The Well-Tempered Ear

Classical music: What is your favorite saying about music? Choose from a website with thousands

July 1, 2017
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By Jacob Stockinger

Do you have a favorite saying or quotation about music?

The Ear does.

“Without music, life would be a mistake.”

That observation comes from the 19th-century German philosophy Friedrich Nietzsche (below).

And there are many, many more with sources ranging from Socrates and Plato to Duke Ellington and J.K. Rowling.

If you don’t already have one in mind, here is a link to a website with hundreds or even thousands to choose from.

http://www.goodreads.com/quotes/tag/music

Take a look.

Make a pick. Or two. Or three.

And leave your choice, along with why you like it, in the COMMENT section.

The Ear wants to hear.


Classical music: Concertmaster Naha Greenholtz explains Leonard Bernstein’s “Serenade,” which she will perform with the Madison Symphony Orchestra this weekend in concerts that also feature Beethoven’s Ninth Symphony.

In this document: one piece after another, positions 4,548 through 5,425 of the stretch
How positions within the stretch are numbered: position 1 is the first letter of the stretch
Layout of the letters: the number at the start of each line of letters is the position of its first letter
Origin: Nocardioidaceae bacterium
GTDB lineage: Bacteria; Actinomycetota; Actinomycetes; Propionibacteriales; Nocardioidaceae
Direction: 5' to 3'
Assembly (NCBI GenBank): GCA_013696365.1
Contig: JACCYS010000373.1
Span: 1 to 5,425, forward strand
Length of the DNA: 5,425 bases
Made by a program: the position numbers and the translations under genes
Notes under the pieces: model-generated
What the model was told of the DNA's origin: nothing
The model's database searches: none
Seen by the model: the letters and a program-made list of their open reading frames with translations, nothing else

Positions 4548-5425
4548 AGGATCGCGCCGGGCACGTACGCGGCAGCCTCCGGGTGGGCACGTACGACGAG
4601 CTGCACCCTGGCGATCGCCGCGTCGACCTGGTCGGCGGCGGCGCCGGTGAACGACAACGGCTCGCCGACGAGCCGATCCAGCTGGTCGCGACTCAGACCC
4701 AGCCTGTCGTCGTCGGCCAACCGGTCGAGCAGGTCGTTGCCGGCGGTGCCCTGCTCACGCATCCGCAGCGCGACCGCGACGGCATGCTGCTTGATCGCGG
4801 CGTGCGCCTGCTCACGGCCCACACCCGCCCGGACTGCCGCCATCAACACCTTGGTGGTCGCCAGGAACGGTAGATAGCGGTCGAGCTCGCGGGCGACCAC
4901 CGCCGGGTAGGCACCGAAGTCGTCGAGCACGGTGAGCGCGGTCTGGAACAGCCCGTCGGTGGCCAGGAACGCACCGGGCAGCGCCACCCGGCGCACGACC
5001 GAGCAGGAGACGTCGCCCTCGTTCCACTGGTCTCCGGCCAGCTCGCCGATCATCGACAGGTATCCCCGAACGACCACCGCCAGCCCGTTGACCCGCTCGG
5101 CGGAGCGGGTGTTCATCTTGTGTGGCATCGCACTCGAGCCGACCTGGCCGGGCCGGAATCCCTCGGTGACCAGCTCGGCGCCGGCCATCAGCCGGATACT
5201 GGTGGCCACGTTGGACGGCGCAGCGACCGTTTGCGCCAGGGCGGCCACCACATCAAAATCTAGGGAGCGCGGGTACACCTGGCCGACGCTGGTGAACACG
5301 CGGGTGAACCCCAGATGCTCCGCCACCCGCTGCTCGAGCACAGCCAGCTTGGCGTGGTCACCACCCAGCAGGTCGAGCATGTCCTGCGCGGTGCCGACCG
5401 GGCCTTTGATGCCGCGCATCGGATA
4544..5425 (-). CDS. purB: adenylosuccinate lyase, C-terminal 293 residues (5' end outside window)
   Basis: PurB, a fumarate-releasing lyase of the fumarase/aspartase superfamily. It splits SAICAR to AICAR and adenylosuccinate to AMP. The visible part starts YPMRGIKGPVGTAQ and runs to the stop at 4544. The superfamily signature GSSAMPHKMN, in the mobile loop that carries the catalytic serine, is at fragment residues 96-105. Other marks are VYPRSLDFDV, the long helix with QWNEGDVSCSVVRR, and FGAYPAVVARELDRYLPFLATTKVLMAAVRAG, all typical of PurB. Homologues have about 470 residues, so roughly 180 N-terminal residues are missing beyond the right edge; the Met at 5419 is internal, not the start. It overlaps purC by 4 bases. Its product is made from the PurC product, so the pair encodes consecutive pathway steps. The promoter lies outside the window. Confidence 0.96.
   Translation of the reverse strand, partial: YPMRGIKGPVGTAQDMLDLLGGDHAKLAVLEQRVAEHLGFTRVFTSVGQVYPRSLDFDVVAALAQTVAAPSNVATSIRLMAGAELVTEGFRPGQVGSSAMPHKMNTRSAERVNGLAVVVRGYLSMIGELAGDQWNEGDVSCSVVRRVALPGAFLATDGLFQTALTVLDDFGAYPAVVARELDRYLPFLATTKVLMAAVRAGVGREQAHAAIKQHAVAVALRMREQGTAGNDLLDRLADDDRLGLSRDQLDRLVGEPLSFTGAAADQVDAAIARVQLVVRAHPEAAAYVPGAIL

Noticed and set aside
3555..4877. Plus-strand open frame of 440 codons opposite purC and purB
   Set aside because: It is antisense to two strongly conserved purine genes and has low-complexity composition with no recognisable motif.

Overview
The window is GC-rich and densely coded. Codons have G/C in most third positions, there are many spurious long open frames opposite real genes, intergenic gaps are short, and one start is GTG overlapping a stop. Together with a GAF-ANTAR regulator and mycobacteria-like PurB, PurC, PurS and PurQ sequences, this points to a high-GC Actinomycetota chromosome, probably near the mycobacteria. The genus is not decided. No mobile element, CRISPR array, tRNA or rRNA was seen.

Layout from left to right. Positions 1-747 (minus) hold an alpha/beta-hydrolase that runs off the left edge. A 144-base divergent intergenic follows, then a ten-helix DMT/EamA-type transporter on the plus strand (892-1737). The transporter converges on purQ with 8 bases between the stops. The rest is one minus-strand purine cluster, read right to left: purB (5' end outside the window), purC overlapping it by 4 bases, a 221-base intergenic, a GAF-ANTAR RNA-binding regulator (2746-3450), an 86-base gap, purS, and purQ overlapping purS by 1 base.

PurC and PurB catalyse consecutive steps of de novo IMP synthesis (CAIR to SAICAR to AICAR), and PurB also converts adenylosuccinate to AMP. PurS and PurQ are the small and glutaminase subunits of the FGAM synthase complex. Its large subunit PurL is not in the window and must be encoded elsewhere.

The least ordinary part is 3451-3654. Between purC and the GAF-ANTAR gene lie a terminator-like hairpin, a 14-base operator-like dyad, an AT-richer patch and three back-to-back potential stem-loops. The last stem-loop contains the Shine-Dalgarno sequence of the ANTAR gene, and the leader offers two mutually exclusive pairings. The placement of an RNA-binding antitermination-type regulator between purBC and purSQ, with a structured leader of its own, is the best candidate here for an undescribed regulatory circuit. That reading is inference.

May 7, 2015
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By Jacob Stockinger

The Ear supposes that Leonard Bernstein’s Serenade for violin and orchestra  qualifies as program music since it aims to translate Plato’s famous dialogue about love — “Symposium” — into music. (At the bottom, is a YouTube video of Joshua Bell performing the work with the New York Philharmonic under conductor Alan Gilbert in 2013.)

This much is sure. The 1954 work by Bernstein — to be performed by the Madison Symphony Orchestra concertmaster Naha Greenholtz (below) — is part of what makes this weekend’s one of the most interesting programs, maybe THE most interesting, of the season from the Madison Symphony Orchestra.

Naha Greenholtz [playing

The combination of Romantic and post-WW II modern music includes the performance of a major symphony that is beloved around the world: the Ninth Symphony by Ludwig van Beethoven, also known as the “Choral” and Ode to Joy” symphony.

That was the symphony that Leonard Bernstein himself famously conducted in Germany to celebrate to fall of the Berlin Wall. So, what better offering is there to accompany it than something composed by Bernstein?